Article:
Finally, the batteries of the OnePlus One and Note 3 are about the same capacity. The Note 3 is among the best Android smartphones in respect of longevity, and we expect the OnePlus One to give Samsung’s phone a run for its money, at the very least.
If you were impressed with the camera on the Oppo Find 7, you will be impressed with the OnePlus One, with the only big difference being the camera app, now supplied by CyanogenMod. You get a Sony Exmor RS sensor of 13MP, coupled with a 6-part optic system that should remove most distortion. The dual-tone LED on the back should come in handy when taking portraits, as it’s better at illuminating human skin in a natural way, compared with single-LED flashes.
The Note 3 holds its own, even if it’s a bit behind in the camera arms race. You also get a 13MP camera with an excellent f/2.0 aperture (just like on the OnePlus One), and, from our experience, the resulting image quality is great in most situations.
The OnePlus takes a lead in the front camera race, with its generous 5MP sensor and 80 degree viewing angle, perfect for group selfies or video chat sessions.
While the camera app on the OnePlus One is not by any means lacking in features, the Note 3 is probably better equipped in this area, at least when it comes to the sheer amount of features and options you can fiddle with.
The OnePlus One is special because – among other things – it’s the first phone co-developed with Cyanogen Inc, makers of the popular custom ROM for Android. Based on Android 4.4 KitKat, the OS on the One is actually called CyanogenMod 11S, with the “S” serving to indicate the customizations and special features present on the phone compared to the regular CM version.
In terms of appearance, the OnePlus is the stock-like beast we all know, but the OnePlus One gives you the option to change the interface radically from the Themes settings area. You can easily change icons, fonts, general UI appearance, and wallpapers, and you can browse and download additional ones from the built-in store.
Feature-wise, the OnePlus One stands out through its emphasis on security and privacy, with CyanogenMod’s Privacy Guard and secure messaging service front and center. OnePlus’ contributions are the voice commands, that let you wake up the phone without touching it, and the gestures shortcuts, that let you quickly launch your favorite apps by scribbling a gesture on the screen, even when the phone is sleeping.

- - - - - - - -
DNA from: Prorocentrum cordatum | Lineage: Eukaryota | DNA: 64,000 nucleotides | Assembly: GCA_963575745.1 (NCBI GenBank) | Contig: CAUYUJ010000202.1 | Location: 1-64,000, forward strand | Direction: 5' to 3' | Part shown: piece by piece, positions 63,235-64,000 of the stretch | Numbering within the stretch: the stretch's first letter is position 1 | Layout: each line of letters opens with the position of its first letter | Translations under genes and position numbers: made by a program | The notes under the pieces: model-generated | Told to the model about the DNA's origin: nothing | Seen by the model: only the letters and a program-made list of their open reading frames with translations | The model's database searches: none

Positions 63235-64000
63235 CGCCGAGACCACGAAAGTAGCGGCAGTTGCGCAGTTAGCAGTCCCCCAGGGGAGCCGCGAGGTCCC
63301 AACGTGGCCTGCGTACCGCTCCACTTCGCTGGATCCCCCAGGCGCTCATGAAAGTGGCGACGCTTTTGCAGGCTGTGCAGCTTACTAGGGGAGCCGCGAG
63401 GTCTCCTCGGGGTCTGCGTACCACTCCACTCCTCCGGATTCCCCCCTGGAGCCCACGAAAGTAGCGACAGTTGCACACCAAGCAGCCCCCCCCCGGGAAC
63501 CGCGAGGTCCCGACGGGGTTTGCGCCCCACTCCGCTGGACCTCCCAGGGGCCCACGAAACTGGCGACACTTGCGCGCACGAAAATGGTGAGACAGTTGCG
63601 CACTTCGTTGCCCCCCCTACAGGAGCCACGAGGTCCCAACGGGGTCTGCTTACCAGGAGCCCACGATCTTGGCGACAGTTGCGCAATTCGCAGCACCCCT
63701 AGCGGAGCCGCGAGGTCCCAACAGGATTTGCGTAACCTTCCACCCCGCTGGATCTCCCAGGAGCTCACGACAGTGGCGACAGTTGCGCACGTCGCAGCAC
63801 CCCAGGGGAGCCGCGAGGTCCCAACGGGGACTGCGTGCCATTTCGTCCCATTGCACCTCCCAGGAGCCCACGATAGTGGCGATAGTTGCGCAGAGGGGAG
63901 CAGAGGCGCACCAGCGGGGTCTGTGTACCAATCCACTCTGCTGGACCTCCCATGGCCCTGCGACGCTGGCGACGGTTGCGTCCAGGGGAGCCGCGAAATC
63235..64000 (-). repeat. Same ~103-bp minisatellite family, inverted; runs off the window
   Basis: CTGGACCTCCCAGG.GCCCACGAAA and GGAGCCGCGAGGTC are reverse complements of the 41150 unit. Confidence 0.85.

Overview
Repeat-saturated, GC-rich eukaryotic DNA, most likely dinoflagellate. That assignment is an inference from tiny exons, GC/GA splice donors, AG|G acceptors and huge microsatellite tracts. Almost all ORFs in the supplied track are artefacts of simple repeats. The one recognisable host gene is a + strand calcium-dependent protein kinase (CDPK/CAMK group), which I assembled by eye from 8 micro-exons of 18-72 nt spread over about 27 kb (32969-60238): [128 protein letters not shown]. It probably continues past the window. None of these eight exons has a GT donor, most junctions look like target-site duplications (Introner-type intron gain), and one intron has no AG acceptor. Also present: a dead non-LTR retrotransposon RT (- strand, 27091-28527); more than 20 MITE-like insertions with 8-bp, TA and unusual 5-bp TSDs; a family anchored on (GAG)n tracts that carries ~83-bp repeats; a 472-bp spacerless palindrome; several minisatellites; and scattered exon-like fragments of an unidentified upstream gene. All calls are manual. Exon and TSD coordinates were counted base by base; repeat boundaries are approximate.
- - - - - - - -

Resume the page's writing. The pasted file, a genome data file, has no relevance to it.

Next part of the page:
Samsung strikes back with its TouchWiz overlay and feature set, that we won’t dwell upon too much, as they are almost universally known. Highlight features of this eye-candy heavy OS include the multiwindow multitasking mode, as well as the collection of productivity features enabled by the S Pen. It is the S Pen that sets the Note series apart from any other phone in its size class, and if writing on the screen and manipulating the interface with a stylus is important for you, there isn’t any better option than the Note 3.
Samsung Galaxy Note 3
5.5-inch LTPS IPS with TOL display, 1080p (1920 x 1080), 401 ppi.
5.7-inch Super AMOLED, 1080p (1920 x 1080), 386 ppi
2.5 GHz quad-core Snapdragon 801
2.3 GHz quad-core Snapdragon 800
16/64 GB, no expansion
16/32/64 GB, expandable
13 MP rear LED flash, Sony Exmor RS sensor, 6p lens, f 2.0, 4K, HDR
5MP front, f 2.0, 80 degrees field of view
13 MP rear camera, LED flash
2 MP front
GPS, GLONASS, microUSB 2.0, Wi-Fi a/b/g/n/ac, Bluetooth 4.1, NFC
GPS, GLONASS, microUSB 3.0, Wi-Fi a/b/g/n/ac, Bluetooth 4.0 LE
CyanogenMod 11S based on Android 4.4 Kitkat
Android 4.3 Jelly Bean
152.9 x 75.9 x 8.9 mm
151.2 x 79.2 x 8.3 mm
Pricing and conclusions at a glance
There you have it – two of the most impressive smartphones of the moment battling out for your favor. The winner might actually be decided by its price, rather than feature set, and this is where the OnePlus One truly impresses. Available for $299 for the white 16GB model and $349 for the black 64GB model, the OnePlus One is cheap enough to offset any shortcomings it may have.
The problem is not all of you reading this post will be able to buy the OnePlus One, as it will only be available in some markets and through an invite system. At least in the period right after the launch, we expect it to be rather hard to come by.
The Note 3, while more expensive, could well justify its price tag if you look for a strong productivity device or you favor Samsung’s features and design. And, given its worldwide availability, you’ll certainly be able to buy it, unlocked or on contract.